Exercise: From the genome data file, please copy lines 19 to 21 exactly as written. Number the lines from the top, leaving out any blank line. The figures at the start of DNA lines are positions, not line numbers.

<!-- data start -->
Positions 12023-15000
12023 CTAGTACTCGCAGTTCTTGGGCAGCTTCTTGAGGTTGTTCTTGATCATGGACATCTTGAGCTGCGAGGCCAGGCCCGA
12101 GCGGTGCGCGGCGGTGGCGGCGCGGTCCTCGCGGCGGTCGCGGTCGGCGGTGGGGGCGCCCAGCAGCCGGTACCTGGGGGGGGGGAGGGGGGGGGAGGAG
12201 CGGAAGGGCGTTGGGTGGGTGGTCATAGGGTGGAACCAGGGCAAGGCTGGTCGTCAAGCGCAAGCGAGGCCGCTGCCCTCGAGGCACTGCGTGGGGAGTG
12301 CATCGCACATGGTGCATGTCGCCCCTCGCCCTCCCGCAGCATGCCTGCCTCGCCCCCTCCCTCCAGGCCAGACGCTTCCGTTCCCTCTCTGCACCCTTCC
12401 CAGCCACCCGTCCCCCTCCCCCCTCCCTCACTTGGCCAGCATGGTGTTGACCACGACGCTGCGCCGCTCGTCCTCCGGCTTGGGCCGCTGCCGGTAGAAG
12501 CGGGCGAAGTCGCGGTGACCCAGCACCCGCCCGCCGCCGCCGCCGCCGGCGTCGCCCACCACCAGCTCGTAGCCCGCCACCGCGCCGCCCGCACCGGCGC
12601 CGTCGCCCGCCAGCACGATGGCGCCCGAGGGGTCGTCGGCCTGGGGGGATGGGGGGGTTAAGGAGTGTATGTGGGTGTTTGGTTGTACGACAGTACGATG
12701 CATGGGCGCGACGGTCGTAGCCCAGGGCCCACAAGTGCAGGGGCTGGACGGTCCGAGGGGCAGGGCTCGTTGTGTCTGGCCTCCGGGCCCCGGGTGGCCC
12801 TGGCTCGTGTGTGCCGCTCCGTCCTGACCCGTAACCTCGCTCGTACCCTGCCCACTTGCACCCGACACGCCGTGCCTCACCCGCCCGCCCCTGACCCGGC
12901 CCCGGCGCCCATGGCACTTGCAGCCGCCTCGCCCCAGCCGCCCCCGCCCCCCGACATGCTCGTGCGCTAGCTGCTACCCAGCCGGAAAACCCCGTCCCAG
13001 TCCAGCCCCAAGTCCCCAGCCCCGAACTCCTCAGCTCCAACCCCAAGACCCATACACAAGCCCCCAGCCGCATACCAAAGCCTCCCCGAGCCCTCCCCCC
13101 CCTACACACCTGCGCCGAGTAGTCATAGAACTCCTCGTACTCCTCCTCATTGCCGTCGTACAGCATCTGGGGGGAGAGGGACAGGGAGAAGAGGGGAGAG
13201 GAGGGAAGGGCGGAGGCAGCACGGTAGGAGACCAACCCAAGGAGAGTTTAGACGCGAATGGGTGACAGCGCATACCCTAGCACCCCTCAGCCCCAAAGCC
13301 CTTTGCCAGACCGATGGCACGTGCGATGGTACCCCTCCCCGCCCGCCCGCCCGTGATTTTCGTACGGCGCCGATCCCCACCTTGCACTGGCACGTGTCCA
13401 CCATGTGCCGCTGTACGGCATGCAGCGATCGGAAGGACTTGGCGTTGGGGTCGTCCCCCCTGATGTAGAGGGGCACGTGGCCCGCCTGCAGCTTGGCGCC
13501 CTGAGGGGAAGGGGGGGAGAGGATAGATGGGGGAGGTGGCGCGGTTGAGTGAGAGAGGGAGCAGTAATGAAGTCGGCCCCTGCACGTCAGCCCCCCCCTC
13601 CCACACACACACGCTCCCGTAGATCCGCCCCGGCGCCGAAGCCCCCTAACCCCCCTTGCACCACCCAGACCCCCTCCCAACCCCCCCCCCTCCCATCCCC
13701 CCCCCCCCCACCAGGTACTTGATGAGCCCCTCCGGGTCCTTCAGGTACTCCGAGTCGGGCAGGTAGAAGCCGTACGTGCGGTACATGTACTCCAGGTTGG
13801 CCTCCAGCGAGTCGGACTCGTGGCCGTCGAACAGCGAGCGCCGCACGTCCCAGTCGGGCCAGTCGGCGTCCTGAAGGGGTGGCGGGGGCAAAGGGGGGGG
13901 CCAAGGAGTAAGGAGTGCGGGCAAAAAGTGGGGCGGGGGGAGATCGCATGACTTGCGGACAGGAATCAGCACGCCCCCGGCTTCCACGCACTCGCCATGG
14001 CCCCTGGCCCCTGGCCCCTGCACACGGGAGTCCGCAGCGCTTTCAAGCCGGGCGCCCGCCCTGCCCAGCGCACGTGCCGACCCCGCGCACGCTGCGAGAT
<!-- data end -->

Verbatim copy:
13701 CCCCCCCCCACCAGGTACTTGATGAGCCCCTCCGGGTCCTTCAGGTACTCCGAGTCGGGCAGGTAGAAGCCGTACGTGCGGTACATGTACTCCAGGTTGG
13801 CCTCCAGCGAGTCGGACTCGTGGCCGTCGAACAGCGAGCGCCGCACGTCCCAGTCGGGCCAGTCGGCGTCCTGAAGGGGTGGCGGGGGCAAAGGGGGGGG
13901 CCAAGGAGTAAGGAGTGCGGGCAAAAAGTGGGGCGGGGGGAGATCGCATGACTTGCGGACAGGAATCAGCACGCCCCCGGCTTCCACGCACTCGCCATGG